Off to Leduc

From left, skip Tracey Larocque and her Fort William Curling Club rink of Corie Adamson, Rebecca Carr and Emily Juurakko will represent Northern Ontario at the Canadian club championship in Leduc, Alta., starting Nov. 25.

The Tracey Larocque rink from the Fort William Curling Club and the Ben Mikkelsen foursome from the Port Arthur Curling Club travel to Leduc, Alta., this weekend where the two Thunder Bay teams will represent Northern Ontario at the Canadian club championships starting on Nov. 25.

Curling Canada promotes this as a national championship for recreational, club-level curlers who don’t have the time or resources to compete at the high-performance level. It is an opportunity for club teams to represent their home province on the national stage.

The two Northern Ontario teams will see their first action in Leduc in the Nov. 25 evening draw. The first round has teams split into seven team pools with the top four teams to qualify for a double knock out round. The top four teams from the double knockout will then advance to the medal round.

Larocque and her rink of third Corie Adamson, second Rebecca Carr and lead Emily Juurakko face Saskatchewan in their first Pool D game. The other teams in their pool include Manitoba, Ontario, Quebec, New Brunswick and the Yukon.

Mikkelsen and his squad of Greg Doran, Chris Briand and Devin Doran draw New Brunswick in their opener. The PACC rink’s other opponents in Pool A are Ontario, Saskatchewan, Alberta, Newfoundland and Labrador, New Brunswick and Nunavut.

On Tuesday, the two local curling clubs held sendoff parties where family and friends came out to show their support in hopes of hanging another championship banner at their respective clubs. This is the fifth time the Port Arthur club is sending a team to the club nationals, while Larocque is the first team to go from Fort William.

Mikkelsen and his teammates are expected to have a good chance to contend for the men’s title. Mikkelsen will be skipping at his first national, but has experience representing the province at the Canadian juniors. Briand brings experience from high level games at recent men’s provincials with Dylan Johnston.

Mikkelsen and the Doran brothers have also played in the TBayTel Major League of Curling the past three years as a team and are currently one of the top teams in the local competitive league posting a 5-1 record .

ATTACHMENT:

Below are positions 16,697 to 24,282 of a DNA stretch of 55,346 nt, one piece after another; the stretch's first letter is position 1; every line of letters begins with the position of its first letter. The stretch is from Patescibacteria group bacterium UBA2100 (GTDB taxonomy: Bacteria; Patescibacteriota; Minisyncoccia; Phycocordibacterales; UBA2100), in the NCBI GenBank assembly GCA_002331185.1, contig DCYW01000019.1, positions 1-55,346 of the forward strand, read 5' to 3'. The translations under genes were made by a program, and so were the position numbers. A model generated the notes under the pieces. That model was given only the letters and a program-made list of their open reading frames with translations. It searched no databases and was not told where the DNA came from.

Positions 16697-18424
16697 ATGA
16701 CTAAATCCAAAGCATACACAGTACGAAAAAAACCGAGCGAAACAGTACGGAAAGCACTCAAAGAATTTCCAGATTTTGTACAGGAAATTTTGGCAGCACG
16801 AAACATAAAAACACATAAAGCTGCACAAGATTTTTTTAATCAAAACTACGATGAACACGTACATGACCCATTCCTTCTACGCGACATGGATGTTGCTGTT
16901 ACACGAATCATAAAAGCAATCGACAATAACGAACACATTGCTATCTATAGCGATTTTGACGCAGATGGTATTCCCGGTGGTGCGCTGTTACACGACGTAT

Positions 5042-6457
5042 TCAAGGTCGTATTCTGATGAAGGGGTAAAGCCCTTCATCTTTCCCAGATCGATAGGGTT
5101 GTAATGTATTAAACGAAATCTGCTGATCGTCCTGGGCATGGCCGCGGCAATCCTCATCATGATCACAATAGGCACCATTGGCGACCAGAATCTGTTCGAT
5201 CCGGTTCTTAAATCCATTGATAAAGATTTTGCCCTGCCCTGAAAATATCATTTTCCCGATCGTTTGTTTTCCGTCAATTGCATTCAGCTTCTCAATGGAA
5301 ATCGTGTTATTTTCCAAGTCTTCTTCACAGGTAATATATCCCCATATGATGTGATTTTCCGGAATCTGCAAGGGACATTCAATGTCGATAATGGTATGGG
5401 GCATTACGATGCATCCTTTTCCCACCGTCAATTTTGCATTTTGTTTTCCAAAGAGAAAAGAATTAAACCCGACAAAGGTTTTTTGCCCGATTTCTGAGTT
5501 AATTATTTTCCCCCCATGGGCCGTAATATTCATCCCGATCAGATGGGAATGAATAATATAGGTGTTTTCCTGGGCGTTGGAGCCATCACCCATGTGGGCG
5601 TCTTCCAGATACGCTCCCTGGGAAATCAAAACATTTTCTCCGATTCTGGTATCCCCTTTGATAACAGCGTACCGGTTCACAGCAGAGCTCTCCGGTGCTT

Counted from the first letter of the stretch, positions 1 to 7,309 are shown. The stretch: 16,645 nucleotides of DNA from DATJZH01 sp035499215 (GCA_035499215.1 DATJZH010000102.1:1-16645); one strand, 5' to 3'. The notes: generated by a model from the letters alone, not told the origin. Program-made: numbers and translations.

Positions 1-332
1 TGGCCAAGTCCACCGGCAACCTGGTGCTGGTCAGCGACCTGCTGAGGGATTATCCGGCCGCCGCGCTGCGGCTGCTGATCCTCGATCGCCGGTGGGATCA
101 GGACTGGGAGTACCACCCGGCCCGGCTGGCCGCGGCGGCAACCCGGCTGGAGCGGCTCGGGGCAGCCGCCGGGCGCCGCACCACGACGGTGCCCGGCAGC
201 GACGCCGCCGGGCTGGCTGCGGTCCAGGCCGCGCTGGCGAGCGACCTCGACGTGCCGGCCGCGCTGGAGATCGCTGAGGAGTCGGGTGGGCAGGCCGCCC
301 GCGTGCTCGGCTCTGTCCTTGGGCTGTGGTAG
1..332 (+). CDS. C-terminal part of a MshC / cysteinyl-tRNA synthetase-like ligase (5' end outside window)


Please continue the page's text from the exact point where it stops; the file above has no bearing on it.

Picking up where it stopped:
Meanwhile, Larocque, Adamson, Carr and Juurakko will also be experiencing their first national championship in what is only the second season playing together for the team.

“The only reason for getting together was because provincials were in Thunder Bay last year,” jokes Larocque, whose team plays in the Monday Night Open League at the Fort William Club. The team members also curls on other nights in different leagues.

Larocque, who is originally from Kenora, has been curling for over 35 years.

“My first stones were thrown at age 6 with my dad with both feet in the hack and using regular stones (no little rocks back then). I have been skipping for almost 20 years,” said the FWCC skip, adding this is her first attempt at skipping at a competitive level.

Larocque first played competitive out of Kenora qualifying for the women’s provincials (Ontario Scotties) in 1997.

“I was lead and Corie (then Manahan) played second,” recalls Larocque. “I also curled in the mixed provincials in 2000 with Brent Adamson (Corie’s husband) at third.”

Larocque admits that she and her teammates are feeling anxious and nervous about playing in this big event but also confident at the same time.

“I’m feeling strong. Our team has come a long way in the short time we’ve been together,” she says. “We have made at minimum, the playoff round in every bonspiel we have entered in the last season and a half.

“Coming out of Thunder Bay, we’ve been lucky to have people like Rick Lang and Heather Houston for tips and advice. And Paul Carr has been a really great help with getting us to think about team dynamics and style of play,” adds Larocque, noting that all teams at the club nationals are going in with the same expectations, that is to win.

“Our first goal is to make sure that we stay focussed enough and play like we know how to in order to make that playoff round. Winning would just be a huge bonus.”

No Thunder Bay team has won this national championship for club curlers now in its 11th year. However, Thunder Bay curler Mark Adams was part of the Saskatchewan team that won the national men’s title in Halifax in 2014.

This year, Curling Canada is hosting this grassroots curling event in conjunction with the Home Hardware Canada Cup. The top six men’s and top six women’s teams in the country are also playing their elite competition at the Leduc recreation complex. The Canada Cup starts in Leduc on Nov. 27 where Thunder Bay’s Rick Lang will be in attendance as the coach for Brad Jacobs’ Sault Ste. Marie crew.

Fans looking to follow results on Team Larocque and Team Mikkelsen can visit

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